Detail of W. E. B. Du Bois and Shirley Graham Du Bois viewing the May Day parade in Moscow’s Red Square.

Lecture by Jonathan Flatley—Du Bois With Lenin: Theorizing the Revolutionary Counter-Mood

Tuesday, February 28, 2023 at 4:30pm
Ezra and Cecile Zilkha Gallery, Room 202


In this lecture, Jonanthan Flatley examines W.E.B. Du Bois (1868–1963) and Vladimir Lenin (1870–1924) as theorists of revolutionary counter-moods, those moments when discouraged, cynical, alienated, or otherwise disconnected people come together in solidarity to form energetic, hopeful, and demanding collectives, which then engage in transformative political action. Since both Du Bois and Lenin were politically motivated by the effort to bring an oppressed group together into a powerful collective capable of defeating their oppressors, they are both constantly revising their thinking in relation to this practical, political goal. Indeed, Flatley argues that this preoccupation with the problem of collective formation gives a coherence and continuity to their work across careers which might otherwise seem to contain inconsistencies or radical shifts. It also makes them compelling interlocutors for each other, since they each bring distinct, but related insights to this problem, one very relevant to our current moment. This lecture will examine a few key moments in their evolving understanding of collective formation, including What Is To Be Done (1902), The Souls of Black Folk (1903), John Brown (1909), and Du Bois’s turn, later in life, toward Marxism (as seen in his masterpiece Black Reconstruction, 1935) and then, to the Communist Party.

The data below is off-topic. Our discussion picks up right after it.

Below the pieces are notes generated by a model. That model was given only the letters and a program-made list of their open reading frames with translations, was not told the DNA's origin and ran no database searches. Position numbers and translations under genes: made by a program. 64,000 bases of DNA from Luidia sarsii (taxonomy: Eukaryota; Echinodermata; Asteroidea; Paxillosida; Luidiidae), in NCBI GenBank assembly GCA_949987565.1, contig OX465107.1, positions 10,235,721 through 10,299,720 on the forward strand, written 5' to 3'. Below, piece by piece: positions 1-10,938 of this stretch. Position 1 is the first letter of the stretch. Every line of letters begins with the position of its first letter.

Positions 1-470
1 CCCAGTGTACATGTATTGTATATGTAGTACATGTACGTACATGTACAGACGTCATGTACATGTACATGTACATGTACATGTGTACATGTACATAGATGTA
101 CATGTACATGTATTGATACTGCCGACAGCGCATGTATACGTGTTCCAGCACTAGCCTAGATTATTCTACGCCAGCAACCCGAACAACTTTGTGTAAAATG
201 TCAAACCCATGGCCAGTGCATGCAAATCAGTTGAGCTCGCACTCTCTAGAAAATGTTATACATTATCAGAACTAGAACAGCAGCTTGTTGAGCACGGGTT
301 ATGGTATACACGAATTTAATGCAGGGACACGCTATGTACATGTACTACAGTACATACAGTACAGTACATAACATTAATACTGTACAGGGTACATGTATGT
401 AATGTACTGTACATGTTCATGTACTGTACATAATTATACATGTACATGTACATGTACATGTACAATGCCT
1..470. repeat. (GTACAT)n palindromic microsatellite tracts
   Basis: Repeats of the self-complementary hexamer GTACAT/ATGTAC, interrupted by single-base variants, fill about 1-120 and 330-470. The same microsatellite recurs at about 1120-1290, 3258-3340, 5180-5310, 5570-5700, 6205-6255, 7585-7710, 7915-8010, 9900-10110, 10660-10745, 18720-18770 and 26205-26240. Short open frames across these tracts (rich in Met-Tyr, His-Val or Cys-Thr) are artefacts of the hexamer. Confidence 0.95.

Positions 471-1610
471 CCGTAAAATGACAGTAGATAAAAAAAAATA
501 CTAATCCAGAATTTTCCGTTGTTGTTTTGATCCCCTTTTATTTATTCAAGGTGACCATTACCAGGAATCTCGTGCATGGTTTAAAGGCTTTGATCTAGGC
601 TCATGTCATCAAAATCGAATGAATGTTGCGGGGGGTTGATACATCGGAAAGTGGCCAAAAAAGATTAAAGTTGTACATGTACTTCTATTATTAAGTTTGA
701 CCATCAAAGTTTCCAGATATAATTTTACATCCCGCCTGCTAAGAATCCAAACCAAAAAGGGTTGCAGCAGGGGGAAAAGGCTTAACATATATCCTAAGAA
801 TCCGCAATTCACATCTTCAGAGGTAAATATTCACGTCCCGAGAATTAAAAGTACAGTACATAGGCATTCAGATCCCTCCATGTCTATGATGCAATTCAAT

Jonathan Flatley is currently the Clark/Oakley Humanities Fellow at the Clark Art Institute and Williams College. Most broadly, his research concerns collective emotion as it takes shape in aesthetic and political forms. He is professor of English at Wayne State University, author of Affective Mapping: Melancholia and the Politics of Modernism (Harvard University Press, 2008), Like Andy Warhol (University of Chicago Press, 2017), and coeditor (with Jennifer Doyle and José Esteban Muñoz) of Pop Out: Queer Warhol (Duke University Press, 1996). He is currently finishing a book called Black Leninism: How Revolutionary Counter-Moods Are Made (from which this talk is excerpted) and beginning a new project about liking and being like trees.

This lecture is presented by the Russian, East European, and Eurasian Studies Department. This event is held in conjunction with the Wayland Rudd Collection exhibition, on display from Friday, February 3 through Tuesday, February 28, 2023 in the South Gallery of the Ezra and Cecile Zilkha Gallery. Gallery hours are Tuesday through Sunday from Noon to 5pm. For more information, please visit the Ezra and Cecile Zilkha Gallery website

The exhibition and related events are co-sponsored by Wesleyan’s Allbritton Center for the Study of Public Life; Center for the Humanities; Center for the Arts; African American Studies Department; History Department; and Russian, East European, and Eurasian Studies Department.

Image: Detail of W. E. B. Du Bois and Shirley Graham Du Bois viewing the May Day parade in Moscow’s Red Square, May 1, 1959. W. E. B. Du Bois Papers (MS 312). Courtesy of Special Collections and University Archives, University of Massachusetts Amherst Libraries.